Shares For Rights Proposal Attracts Controversy

Posted by admin at 15:51 on 13 Feb 2017


During the Conservative Party annual Conference 2013 held in Birmingham, the Chancellor of the Exchequer, the Right Honourable George Osborne MP, publicised his plans for a new type of employment contract to be known as an owner-employee contract (now Employee Shareholder Status [ESS]), designed for fast-growth small and medium sized businesses.

It is safe to say that few people saw that one coming and many are questioning the feasibility of the plans.

This new contract is intended to be effective from April 2013 but is subject to further consultation. Further details will be published following the consultation period and RM2 will be submitting representations to Government in response in due course.

In the meantime we wish to share with you the plans as currently proposed and allay any concerns about any negative collateral impact on existing or prospective share plan awards.

Whilst this new owner-employee contract is being targeted particularly at smaller fast-growth enterprises, businesses of any size would be able to adopt this new arrangement. So what does this new contract entail?

According to the proposals, owner-employee status will be optional for existing employees, but both established companies and new start-ups will be able to choose to offer only this new type of contract for new hires. Companies recruiting owner-employees will continue to have the option of inserting more generous employment conditions into the employment contract if they want to but the sceptics will say that it opens a door for exploitative behaviour by employers.

The owner-employee contract will require that employees sacrifice some of their basic UK employment rights in return for a tax exempt award of shares. The rights to be exchanged relate to redundancy, the right to request flexible working, time off for training, unfair dismissal, as well as a doubling of the notice of return to work from maternity. In exchange they can be awarded £2,000 - £50,000 of ownership (shares) in their employer business. These shares will be exempt from Capital Gains Tax (CGT).

Those of us familiar with Treasury press releases know that what is not said is often more telling than what is, It is therefore crucial to note that the press release made no mention of an exemption from Income Tax or National Insurance and HMRC policy adviser savings and share schemes, John McLoughlin, has since confirmed that Income Tax and National Insurance charges are not exempt. This means that the initial transfer of shares to an employee will be chargeable to income tax and, potentially, NIC. It’s already starting to look less attractive now we know that. In addition, employees would need to make individual gains in excess of the current £10,600 CGT exemption for this proposal to deliver any additional tax relief.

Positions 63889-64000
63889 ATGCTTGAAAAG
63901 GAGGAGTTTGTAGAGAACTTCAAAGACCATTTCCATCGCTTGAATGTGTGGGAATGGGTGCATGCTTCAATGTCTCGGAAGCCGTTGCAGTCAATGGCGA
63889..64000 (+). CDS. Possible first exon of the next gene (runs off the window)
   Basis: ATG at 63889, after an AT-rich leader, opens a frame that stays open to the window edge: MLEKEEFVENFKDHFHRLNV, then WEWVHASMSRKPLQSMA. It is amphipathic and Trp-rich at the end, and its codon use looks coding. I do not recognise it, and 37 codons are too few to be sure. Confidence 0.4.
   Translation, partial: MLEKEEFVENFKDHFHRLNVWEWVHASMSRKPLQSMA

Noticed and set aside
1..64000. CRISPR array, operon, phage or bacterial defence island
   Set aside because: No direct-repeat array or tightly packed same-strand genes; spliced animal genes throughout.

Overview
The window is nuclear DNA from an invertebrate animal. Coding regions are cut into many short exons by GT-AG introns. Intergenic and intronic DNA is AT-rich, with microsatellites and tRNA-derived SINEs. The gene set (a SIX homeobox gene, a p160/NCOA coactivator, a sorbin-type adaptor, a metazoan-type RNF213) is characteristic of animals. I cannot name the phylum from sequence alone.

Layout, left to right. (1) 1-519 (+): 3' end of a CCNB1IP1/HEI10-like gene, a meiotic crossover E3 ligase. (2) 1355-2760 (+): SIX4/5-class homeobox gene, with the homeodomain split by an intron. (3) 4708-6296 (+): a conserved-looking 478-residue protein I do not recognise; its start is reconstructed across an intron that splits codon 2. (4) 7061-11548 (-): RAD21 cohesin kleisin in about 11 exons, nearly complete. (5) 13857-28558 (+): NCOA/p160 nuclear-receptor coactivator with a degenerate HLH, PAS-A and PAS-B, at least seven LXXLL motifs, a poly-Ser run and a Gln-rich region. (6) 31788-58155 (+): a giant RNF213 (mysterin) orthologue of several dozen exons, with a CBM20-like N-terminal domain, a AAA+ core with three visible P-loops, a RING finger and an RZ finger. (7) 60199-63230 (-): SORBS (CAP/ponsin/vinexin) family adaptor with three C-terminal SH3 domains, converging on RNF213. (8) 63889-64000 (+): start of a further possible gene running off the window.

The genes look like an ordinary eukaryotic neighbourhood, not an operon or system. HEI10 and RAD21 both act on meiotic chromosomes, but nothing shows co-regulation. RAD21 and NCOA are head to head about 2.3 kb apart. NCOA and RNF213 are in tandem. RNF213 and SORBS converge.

In reality many of these shares will be private companies where the shares cannot be readily converted to cash so whilst they may not be Readily Convertible Assets for National Insurance purposes it also means there is little if any share liquidity. Employers could of course create liquidity for shares through the creation of an internal market using an Employee Benefit Trust. The proposal also makes it clear that this new contract would not preclude equity awards also being made under existing employee share ownership plans such as the Enterprise Management Incentive.

The proposal has proved to be controversial with the trade-off off worker rights being heavily criticised from the moment the press release hit the news wire. A quick Twitter search using #sharesforrights produces a plethora of comments criticising the concept.

Responding to Osborne’s admission that employees will be steered to trade basic rights for shares and company equity, Employee Ownership Association Chief Executive Iain Hasdell stated:

“We welcome this latest contribution to the debate on employee ownership, but whilst growing employee ownership should be part of the UK’s Industrial Policy, such growth does not require a dilution of the rights and working conditions of employees – indeed employee ownership often enhances them.“

“Ownership matters. Employee ownership, creating businesses whose employees have significant ownership and involvement, offers a brilliant mechanism to spread business ownership from the few to the many whilst increasing productivity and innovation.”

Which bodes the question; could this new contract damage the positive view of employee ownership and the success it has brought?

Whilst we welcome measures to make an award of shares more attractive to employees it does seem the proposed trade-off of rights is somewhat misguided and a simple uplift in the limits of approved share plans like the Share Incentive Plan, combined with a reduction in the 5 year SIP maturity holding period, would, arguably, have been received far more warmly.

Please be assured that this change is subject to consultation and legislative approval and we would be staggered if the plans proceeded as announced yesterday.

Should you have any query regarding the Chancellor’s announcement or its impact in relation to share plans you have or are considering then please contact Liz Hunter on 020 8949 5522 or email